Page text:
The new luxurious facial soap from Saint Charles Apothecary with the mysterious name Mani Sante envelops hands and face with a unique fragrance that combines the millennia-old history of the Orient with the Christian Occident in a sacred and at the same time healing way. The secret of Mani Sante lies in its special composition, where incense is used as the dominant note.
The forbidden fragrance
Incense grows only in a certain region in Oman and is extracted from the resin of this tree. The "Luban" is considered so unique and precious that years ago the Sultan of Oman commissioned the most expensive perfume in the world to be made with this incense. This example was later followed by fragrance houses such as Armani, Etro, Jo Malone and Calvin Klein, who composed the most daring creations with this forbidden scent. For Incense Luban exudes a wonderfully fragrant, balsamic aroma with a wonderfully floral-scented note and a finish of lemon.
Traditional herbal healing
In addition to its extraordinary fragrance, frankincense was discovered very early for the healing arts. It was also used for the mummification of King Tutankhamun and as a burial gift. The Egyptians and Persian physicians used frankincense for good smell in the air, for ointments and even for wound treatment. Hippocrates (460-377 B.C.) and other Greco-Roman physicians used frankincense to cleanse wounds, against respiratory diseases and for digestive problems. Later in the Middle Ages, it was also used by Hildegard von Bingen for a range of health problems. Today, science is concerned with boswellic acids and their anti-inflammatory substances.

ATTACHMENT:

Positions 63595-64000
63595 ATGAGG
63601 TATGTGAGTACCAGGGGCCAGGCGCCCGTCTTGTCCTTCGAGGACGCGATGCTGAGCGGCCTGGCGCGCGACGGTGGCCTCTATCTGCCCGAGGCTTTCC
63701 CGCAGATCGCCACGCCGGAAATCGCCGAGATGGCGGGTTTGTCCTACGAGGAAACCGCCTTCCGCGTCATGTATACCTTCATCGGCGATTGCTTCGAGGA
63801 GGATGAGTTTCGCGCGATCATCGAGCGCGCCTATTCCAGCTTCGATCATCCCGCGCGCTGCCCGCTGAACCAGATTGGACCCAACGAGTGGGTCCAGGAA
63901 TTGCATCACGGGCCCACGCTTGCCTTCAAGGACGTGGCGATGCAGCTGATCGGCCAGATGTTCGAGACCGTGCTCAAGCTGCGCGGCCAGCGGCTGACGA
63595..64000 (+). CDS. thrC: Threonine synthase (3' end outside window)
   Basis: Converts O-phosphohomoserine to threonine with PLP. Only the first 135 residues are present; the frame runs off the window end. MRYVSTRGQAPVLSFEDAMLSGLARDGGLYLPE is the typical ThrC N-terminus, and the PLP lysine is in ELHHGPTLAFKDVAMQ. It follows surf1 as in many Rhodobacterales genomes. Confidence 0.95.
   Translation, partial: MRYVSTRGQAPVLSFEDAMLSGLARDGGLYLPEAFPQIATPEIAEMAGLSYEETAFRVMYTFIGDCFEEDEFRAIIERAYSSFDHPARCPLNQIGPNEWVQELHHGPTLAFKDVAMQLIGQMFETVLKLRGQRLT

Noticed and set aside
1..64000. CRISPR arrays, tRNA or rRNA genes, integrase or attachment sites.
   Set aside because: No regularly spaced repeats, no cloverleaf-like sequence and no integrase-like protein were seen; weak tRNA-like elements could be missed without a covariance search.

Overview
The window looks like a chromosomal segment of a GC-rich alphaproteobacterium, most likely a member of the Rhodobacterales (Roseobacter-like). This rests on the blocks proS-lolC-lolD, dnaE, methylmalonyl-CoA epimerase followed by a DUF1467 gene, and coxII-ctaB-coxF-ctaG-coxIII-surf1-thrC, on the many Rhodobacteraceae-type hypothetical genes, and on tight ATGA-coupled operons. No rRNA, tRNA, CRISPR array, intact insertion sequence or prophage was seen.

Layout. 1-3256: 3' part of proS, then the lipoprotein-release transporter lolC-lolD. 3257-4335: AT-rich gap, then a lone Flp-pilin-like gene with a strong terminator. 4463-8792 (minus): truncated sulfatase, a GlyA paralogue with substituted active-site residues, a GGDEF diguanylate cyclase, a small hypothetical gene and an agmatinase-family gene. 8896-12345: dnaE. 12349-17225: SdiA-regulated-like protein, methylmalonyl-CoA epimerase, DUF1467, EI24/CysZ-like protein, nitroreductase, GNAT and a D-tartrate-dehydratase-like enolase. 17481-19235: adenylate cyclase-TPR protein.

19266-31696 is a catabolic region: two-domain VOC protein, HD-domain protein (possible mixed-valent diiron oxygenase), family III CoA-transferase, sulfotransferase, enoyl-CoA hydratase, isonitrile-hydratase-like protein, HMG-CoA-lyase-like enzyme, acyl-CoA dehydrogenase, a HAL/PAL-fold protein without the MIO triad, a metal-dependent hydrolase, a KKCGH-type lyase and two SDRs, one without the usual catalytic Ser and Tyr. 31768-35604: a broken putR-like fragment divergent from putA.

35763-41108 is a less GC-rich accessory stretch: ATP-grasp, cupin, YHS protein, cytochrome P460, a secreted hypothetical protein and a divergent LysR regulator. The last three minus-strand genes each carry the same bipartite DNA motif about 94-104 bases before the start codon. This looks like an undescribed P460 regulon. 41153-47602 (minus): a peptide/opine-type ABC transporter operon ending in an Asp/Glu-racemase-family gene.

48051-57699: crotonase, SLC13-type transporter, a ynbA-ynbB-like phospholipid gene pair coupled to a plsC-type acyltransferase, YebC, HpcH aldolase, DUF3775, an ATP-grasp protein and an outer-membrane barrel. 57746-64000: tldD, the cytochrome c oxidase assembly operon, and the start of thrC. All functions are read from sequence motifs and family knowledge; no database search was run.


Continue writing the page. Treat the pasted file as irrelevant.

Mani Sante also gets its fresh citrus note from pink grapefruit and lemon oil. Pink grapefruit is rich in essential fatty acids, which preserve the skin's natural defence system, protect it from drying out and keep it supple. Like lemon essential oil, also a component of Mani Sante, grapefruit is cooling, cleansing and decongestant. Vetiver oil, one of the most elegant oriental fragrances, has a cooling, nervine, but also eroticising effect. It nourishes, strengthens and regenerates the skin. Bergamot oil complements the refreshing fragrance of Mani Sante with its fresh and tangy note and also has an antiseptic effect.
Tradition meets modernity
The unusual label design, which deviates from the usual plain Saint Charles appearance, comes from London-based artist Agatha Whitechapel, who is known for her collage photography creations. On the Mani Sante label, the main ingredients of Mani Sante have been creatively integrated. The green beard, which consists of leaves from the frankincense tree and stands for natural cleansing and care, is striking. If you look more closely, you will find the snake and the Aesculapian staff from the Saint Charles logo, which originates from Greek mythology and is today a sign of the medical and pharmaceutical profession. The name Mani Sante is a creation of Saint Charles and is loosely translated to mean "holy hands".
Mani Sante finds lovers
"I was looking for a beard shampoo that not only smells good, but where - very important for me - I can also trust the content and sustainable production. Through a tip from a friend, I read a test report about beard shampoos in a magazine. One of them was Mani Sante, which had also completed the test as the best. I liked the presentation, the ingredients, the fact that the bottle was made of glass and that the product came from a pharmacy. As a big incense & vetiver lover, Mani Sante was crying out for me. So the first bottle was bought right away and my beard & I were not disappointed one bit!" says Ronni Appler, a well-known model from Vienna, Instagram blogger and enthusiastic hobby photographer
Apothecary's natural selection
Mani Sante's unique formula with the fragrance of the Gold of Oman and other high-quality ingredients effectively cleanses and nourishes the skin. The ultra-fine soap can be used equally well as a facial soap, shaving soap or for beard care. A successful combination of traditional oriental and European healing arts - what could better underline the philosophy of Saint Charles...